Brad R. Watts, a regional analyst at the Upjohn Institute who worked on the survey with Erickcek, said there has not been much research done in the past on the importance of industrial design in the West Michigan economy, and “really a lack of it, even nationally.”

John R. Berry, executive director of Design West Michigan, said he was “not aware of anywhere in the U.S. that has looked at relating design to business success.” He noted, however, that there have been such studies in Great Britain and perhaps in Sweden and Finland.

Berry said the British Design Council was established by an act of Parliament about 25 years ago. It is a nonprofit organization that is “helping Britain use design to build a stronger economy and improve everyday life,” according to its website. The government set up the organization “because they believed design was important to the economic future of the country,” said Berry. “They wanted to have an organization that could help people understand design, promote design and validate the value of design.”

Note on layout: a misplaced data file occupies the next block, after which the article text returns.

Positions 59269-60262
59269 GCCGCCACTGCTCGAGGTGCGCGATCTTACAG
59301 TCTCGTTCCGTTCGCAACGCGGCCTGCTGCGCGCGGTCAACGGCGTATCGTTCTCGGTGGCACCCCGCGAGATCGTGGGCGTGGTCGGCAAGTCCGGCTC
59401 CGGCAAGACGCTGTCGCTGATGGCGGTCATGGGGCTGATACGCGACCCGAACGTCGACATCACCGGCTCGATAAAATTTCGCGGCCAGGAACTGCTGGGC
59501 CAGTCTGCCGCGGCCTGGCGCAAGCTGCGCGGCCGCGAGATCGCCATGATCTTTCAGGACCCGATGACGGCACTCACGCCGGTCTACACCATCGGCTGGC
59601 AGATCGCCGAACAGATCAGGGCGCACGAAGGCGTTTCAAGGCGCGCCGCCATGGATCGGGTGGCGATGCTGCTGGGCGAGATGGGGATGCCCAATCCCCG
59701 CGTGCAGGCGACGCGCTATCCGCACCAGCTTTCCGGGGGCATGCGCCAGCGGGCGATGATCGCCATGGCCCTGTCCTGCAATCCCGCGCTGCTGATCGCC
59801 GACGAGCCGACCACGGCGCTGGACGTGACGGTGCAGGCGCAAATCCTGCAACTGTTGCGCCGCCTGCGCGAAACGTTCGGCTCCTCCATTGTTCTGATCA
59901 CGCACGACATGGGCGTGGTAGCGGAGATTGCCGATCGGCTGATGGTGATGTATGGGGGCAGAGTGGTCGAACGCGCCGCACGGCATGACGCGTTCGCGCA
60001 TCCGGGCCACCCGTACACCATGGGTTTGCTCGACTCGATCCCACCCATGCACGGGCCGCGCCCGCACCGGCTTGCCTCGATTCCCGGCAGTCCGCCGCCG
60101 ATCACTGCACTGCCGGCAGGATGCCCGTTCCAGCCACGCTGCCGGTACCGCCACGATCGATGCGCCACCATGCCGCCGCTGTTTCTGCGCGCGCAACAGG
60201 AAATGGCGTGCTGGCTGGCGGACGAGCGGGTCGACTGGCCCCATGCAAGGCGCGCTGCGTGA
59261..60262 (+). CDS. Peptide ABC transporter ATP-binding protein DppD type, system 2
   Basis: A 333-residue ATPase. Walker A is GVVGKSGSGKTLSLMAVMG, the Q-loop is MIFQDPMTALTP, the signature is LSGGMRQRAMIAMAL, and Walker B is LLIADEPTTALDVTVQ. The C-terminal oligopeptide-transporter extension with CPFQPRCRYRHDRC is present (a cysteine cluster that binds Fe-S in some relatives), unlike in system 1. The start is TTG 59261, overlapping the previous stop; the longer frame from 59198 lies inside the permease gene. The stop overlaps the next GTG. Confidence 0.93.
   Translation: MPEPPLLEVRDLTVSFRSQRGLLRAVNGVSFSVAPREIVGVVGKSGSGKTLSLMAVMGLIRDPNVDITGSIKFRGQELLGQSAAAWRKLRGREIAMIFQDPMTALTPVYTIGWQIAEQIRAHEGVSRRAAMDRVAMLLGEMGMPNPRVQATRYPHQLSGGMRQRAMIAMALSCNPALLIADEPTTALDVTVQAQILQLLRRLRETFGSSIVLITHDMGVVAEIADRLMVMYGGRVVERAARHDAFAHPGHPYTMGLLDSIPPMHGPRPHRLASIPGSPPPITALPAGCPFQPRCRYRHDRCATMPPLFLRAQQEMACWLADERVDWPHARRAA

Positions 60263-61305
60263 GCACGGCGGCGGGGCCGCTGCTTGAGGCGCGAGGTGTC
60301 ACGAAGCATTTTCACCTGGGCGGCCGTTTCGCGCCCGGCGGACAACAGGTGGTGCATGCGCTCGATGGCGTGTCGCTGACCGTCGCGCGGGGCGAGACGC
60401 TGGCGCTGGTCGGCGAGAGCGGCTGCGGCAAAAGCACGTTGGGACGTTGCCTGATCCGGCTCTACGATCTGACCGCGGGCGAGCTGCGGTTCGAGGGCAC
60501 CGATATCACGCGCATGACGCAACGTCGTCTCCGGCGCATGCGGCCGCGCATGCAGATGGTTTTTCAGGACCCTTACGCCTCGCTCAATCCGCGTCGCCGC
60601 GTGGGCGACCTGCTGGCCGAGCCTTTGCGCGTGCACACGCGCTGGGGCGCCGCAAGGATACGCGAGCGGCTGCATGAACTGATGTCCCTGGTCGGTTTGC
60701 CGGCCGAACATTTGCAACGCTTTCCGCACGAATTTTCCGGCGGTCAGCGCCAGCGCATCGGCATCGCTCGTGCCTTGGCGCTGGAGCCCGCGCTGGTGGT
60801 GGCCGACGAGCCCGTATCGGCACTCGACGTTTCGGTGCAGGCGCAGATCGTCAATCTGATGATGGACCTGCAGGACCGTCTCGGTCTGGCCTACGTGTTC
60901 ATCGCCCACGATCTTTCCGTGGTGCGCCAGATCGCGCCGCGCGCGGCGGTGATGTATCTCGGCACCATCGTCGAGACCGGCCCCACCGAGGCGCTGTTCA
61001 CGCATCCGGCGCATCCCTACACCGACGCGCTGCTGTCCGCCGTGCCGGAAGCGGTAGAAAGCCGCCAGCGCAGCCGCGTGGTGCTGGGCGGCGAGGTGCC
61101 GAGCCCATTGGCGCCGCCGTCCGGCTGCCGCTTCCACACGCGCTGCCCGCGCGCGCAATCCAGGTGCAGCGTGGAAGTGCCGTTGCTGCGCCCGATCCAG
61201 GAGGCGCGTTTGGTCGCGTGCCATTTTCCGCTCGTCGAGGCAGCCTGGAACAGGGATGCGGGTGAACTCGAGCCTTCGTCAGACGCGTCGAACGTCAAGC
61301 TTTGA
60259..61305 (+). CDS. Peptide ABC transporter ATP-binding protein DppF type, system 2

The British Design Council is “probably one of the world’s best design councils,” with a staff of 45, added Berry. The council has “validated in their country the fact that people who invest in design have a much higher return on investment, and are out-performing companies that don’t invest in design,” he said.

There is a U.S. National Design Policy Initiative, based in Washington, D.C., which hosted the International Design Education Alliance for Schools Conference in April, the first of several such conferences. According to the Initiative website, the round table topics included identification of the key factors in a successful 21st century education system for K-12 students, educators and society, and “the role of design (making and thinking) in enabling this educational success.”

Jake Lefebure, a co-founder of the award-winning Design Army graphic and interactive design agency in Washington, D.C., was scheduled to be in Grand Rapids last weekend as a special guest at the “Freak Show & Tell” party for designers put on by AIGA West Michigan.

Lefebure told the Business Journal he was aware of the industrial design reputation of West Michigan manufacturing.

“Herman Miller is there, right? That’s a pretty big one, right there,” he said.